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Some people like biblical fiction, a story based on the Bible but with details from the author’s imagination and historical facts. This is Mary’s story told by a fictional cousin, Joanna.

I am Joanna, from Nazareth. Mary and I grew up together, playing childish games, giggling over girl talk, and learning from our mothers how to keep a home, following the customs of the Jews and the Law of Moses.

I was already married when Mary became betrothed to Joseph the carpenter. Joseph was a God-fearing man who would provide sufficiently for his family. Mary, at times excited and at other times apprehensive, looked forward to the day when she would have her own home.

Although not perfect, Mary had a special quality about her. She loved God with all her heart. Our mothers and fathers taught us from the Holy Scriptures how we should put God first, desiring most of all to please Him. Mary encouraged me. She kept me close to God when I might have turned away. She was a good girl, kind to everyone around her. And she had the desire of all Jewish women.

“Joanna,” she said to me one day, “did you ever think you might be chosen to be the mother of God’s Promised One, the Messiah?”

“Yes, of course. How about you?

“Well, sometimes. But why would Jehovah pick a poor peasant girl from Nazareth? And who would believe it?”

“God’s ways are not our ways, Mary,” I said.

During the betrothal period, before she and Joseph lived together as man and wife, she left hastily one day to visit her cousin, Elisabeth. Elisabeth and her husband Zaccharias, the temple priest, lived in the hill country of Judea. When Mary returned to Nazareth, she shared exciting news. Elisabeth had a son in her old age, a miracle baby! We all rejoiced for the pious old couple, from whom God had removed the curse of childlessness.

Then Mary told us she was pregnant! Our sandals nearly dropped off!

“How can that be?” her family wondered. “Surely it’s not Joseph. Another man? No, Mary has always lived to honor God.”

She assured us Joseph was not the father of her baby. “He is my betrothed and totally honorable. Not another man either. God Himself is the father of my baby.”

The older women shook their heads and pursed their lips. “What, is she beside herself?”

Mary could not understand when Gabriel first appeared to her. After all, her wedding day had not yet come.

“He said, ‘that holy thing which shall be born of thee shall be called the Son of God.’ He told me that I was chosen by God to bear the promised One. God Himself would make it possible. My son will be His Son, Immanuel, God with us.”

“Weren’t you afraid?” I asked.

“Of course I was! This messenger of God had been in the presence of God Himself. How could I not tremble? And to think: God chose me!”

“What did you say?”

“What could I say? God chose me. How could I say no to the great Jehovah, who has always brought salvation to His people, Israel, a God of great love and mercy who expects obedience. How could I say no? I said, ‘Be it unto me according to thy Word.”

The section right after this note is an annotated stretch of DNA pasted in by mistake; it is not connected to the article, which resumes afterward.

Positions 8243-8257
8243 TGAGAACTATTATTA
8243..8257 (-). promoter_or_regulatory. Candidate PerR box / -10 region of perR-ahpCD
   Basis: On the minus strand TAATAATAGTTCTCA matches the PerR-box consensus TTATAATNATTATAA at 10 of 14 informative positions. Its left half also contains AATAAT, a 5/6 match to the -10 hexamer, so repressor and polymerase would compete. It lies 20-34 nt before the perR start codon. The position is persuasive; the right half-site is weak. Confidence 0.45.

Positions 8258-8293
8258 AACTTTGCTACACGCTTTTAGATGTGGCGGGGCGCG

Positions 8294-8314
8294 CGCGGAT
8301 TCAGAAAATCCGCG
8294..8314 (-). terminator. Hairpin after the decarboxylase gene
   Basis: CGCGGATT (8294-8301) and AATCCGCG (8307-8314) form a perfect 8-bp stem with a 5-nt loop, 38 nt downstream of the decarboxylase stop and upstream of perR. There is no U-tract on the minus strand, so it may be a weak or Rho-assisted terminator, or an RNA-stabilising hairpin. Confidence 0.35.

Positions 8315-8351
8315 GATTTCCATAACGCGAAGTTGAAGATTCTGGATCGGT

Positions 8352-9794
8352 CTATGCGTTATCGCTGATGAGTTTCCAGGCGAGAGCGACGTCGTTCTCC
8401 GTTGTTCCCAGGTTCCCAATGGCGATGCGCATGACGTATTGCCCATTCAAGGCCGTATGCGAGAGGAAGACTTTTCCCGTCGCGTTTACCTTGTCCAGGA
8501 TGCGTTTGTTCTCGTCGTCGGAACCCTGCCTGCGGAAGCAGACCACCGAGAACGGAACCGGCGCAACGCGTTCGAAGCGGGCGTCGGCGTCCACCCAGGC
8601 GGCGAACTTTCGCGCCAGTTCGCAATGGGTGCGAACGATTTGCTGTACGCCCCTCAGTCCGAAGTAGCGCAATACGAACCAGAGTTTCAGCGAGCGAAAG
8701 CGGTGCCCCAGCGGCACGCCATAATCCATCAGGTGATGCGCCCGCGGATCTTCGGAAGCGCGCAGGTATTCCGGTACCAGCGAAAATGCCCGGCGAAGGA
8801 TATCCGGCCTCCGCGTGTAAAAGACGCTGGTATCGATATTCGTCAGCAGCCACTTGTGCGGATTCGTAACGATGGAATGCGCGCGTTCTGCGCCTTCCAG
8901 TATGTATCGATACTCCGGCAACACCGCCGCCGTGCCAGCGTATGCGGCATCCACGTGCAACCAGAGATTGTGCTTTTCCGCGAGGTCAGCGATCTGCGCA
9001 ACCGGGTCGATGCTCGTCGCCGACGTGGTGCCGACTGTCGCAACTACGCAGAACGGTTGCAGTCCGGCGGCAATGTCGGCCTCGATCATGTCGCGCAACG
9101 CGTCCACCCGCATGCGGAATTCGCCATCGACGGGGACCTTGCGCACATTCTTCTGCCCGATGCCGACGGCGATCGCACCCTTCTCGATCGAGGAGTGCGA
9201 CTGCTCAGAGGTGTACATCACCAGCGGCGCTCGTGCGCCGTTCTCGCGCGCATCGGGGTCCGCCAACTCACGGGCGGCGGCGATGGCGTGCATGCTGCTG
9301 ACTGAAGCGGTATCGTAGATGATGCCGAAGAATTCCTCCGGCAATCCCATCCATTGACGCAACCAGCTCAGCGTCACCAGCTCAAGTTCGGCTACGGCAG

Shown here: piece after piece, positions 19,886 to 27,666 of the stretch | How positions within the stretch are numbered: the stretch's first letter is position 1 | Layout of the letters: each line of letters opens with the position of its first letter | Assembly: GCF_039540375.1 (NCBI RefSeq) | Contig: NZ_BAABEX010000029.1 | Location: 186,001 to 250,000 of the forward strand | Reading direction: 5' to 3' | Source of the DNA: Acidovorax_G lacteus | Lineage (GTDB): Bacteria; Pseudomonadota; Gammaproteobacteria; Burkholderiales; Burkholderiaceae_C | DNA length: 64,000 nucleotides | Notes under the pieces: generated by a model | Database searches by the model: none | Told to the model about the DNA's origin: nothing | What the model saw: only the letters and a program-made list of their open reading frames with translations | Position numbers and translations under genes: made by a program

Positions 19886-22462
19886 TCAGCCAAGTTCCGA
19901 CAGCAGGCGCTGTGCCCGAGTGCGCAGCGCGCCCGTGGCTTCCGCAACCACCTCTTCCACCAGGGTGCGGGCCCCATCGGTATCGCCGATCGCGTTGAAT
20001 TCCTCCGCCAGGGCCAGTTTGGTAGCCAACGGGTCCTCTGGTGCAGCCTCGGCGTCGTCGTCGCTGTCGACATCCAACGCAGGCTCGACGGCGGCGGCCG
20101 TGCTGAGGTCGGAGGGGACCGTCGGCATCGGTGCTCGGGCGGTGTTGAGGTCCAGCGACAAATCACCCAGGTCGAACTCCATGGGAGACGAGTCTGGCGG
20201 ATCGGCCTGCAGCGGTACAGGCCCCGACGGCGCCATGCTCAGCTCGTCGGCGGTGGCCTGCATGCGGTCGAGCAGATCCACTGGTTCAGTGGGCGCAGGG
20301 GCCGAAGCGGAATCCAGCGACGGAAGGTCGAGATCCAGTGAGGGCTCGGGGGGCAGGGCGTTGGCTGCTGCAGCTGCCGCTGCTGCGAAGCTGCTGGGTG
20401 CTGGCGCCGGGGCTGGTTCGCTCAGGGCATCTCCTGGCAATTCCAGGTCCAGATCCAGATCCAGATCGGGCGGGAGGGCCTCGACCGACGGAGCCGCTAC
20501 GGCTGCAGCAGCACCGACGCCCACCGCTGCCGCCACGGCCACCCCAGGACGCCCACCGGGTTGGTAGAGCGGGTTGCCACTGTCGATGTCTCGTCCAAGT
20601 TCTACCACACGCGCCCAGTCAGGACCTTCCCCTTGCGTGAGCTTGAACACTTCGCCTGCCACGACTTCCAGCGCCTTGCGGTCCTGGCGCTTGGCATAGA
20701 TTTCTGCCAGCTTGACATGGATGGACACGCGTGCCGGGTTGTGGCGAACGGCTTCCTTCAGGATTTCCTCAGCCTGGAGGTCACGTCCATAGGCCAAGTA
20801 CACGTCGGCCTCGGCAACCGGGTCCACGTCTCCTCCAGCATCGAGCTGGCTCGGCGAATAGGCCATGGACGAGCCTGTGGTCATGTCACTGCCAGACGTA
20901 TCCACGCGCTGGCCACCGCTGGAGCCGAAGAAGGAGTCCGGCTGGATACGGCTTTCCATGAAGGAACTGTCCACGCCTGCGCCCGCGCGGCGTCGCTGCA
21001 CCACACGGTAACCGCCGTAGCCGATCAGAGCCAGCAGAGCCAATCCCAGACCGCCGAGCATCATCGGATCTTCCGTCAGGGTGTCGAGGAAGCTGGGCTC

It did not take long for the news to spread throughout our small town. Those were hard days for Mary. I knew her well, my dearest friend and cousin. I knew she told the truth. Not everyone believed her though.

It was not easy for Joseph either. God sent the angel Gabriel to him with the message that Mary’s baby was indeed God’s Son. Joseph married Mary in a quiet ceremony, a little sooner that expected. Mary moved into Joseph’s home behind the carpenter’s shop. People soon stopped gossiping so much, but the doubtful glances and condemning looks broke gentle Mary’s heart.

I’m sure it was God’s intervention, the best thing for the young couple: the tax registration. As a member of King David’s family, Joseph had to go to Bethlehem to register. Joseph hesitated to take Mary, she being so close to delivery. The journey took four or five days walking. They joined a group that left Nazareth at the same time, making the trip safer.

We heard that Jesus came as expected. It was three years before they returned to Nazareth. Mary shared with me those difficult days: the birth in the animals’ shelter, the visit of the shepherds and later the Magi from Babylon, the hurried trip to Egypt to protect Jesus from wicked King Herod. Jehovah always intervened to protect the small family.

As we talked, we recognized how God fulfilled prophecy each step of the way, from Nazareth, to Bethlehem, to Egypt, and back.

Mary and Joseph had other children, boys and girls. Mary knew Jesus was different, yet how could a mortal mother fully understand? Jesus became a carpenter, like Joseph, and very close to God.

This child Mary had borne and nurtured was Immanuel, God with us, the Savior. The crushing blow came when she saw Him crucified on the Roman cross as a criminal. This man, her son, God’s sinless Son, betrayed by Jews, mocked by Gentiles.

I shared her pain as a sister might, but how could I know? Mary, from the depths of her being, committed herself to the service of Jehovah, this humble and gentle woman of God who loved and worshiped the Savior.